My research interests include affective + embodied data, decolonial mapping + data visualization, and electronic literatures. In my bachelor's degree, I earned the Five College Certificate in Native American and Indigenous Studies and wrote my senior honors thesis on Indigenous speculative fiction and digital media. While writing, I began working with the Immersive Realities Lab for the Humanities (IRLH), where I was introduced to the digital humanities. I became interested in interrogating the relationship between settler colonialism and digital technologies. My desire to understand the technological half of this equation better led me to pursue an MFA in Design and Technology at Parsons School of Design.

While at Parsons, I worked to bring the critical together with the creative, pursuing projects in speculative design, data visualization, and physical computation. My masters thesis focused on normative knowledge information structures in library catalogs, using the Barnard Zine Library at Columbia as a case study, and arguing that radical collections require radically different approaches to collection visualization, search and discovery, and categorization.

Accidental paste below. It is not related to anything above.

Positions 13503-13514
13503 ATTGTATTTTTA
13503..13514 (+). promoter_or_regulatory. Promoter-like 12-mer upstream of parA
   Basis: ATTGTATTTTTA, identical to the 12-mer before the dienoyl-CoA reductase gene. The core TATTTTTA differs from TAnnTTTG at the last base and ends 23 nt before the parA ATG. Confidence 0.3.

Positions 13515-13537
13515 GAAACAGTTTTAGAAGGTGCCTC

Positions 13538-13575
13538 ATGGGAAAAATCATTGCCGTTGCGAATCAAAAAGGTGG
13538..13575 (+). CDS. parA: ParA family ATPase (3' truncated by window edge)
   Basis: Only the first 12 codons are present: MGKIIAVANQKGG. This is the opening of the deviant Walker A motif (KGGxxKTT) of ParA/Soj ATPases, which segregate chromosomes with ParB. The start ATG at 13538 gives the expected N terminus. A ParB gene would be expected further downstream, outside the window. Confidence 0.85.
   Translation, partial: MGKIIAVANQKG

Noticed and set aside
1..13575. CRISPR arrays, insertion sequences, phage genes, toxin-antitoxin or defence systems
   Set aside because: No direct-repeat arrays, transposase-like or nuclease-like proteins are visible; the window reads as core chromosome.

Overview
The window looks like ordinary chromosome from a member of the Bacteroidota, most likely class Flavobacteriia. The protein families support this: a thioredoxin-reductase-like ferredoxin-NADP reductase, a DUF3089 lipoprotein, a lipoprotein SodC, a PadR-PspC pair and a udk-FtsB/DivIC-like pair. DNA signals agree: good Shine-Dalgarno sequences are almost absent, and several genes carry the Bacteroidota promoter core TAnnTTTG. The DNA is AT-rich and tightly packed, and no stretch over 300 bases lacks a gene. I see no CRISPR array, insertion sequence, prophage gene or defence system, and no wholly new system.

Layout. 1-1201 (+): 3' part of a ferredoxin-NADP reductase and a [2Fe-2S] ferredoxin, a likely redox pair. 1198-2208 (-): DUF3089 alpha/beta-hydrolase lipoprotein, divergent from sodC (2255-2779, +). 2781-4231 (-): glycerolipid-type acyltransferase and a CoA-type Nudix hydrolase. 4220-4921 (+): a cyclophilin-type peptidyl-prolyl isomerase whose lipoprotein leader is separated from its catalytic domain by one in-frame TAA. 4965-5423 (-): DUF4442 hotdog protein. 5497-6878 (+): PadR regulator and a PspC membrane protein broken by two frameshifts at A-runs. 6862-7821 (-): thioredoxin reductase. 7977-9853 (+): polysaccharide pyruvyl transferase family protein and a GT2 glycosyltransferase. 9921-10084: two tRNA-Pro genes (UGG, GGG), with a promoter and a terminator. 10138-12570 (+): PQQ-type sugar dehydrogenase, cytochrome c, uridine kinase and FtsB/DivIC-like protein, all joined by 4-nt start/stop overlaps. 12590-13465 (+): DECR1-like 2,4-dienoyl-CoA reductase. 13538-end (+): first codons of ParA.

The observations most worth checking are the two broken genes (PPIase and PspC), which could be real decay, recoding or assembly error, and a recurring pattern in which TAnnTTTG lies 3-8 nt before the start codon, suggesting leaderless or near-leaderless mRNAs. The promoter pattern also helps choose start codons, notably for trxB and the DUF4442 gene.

In my current role at Penn, I work to support the scholarly projects of others, as well as collaborate with my colleagues in the library and the Price Lab. Current projects include forays into data visceralization, textual analysis of online fanfiction communities, and critiques of corporate pride campaigns.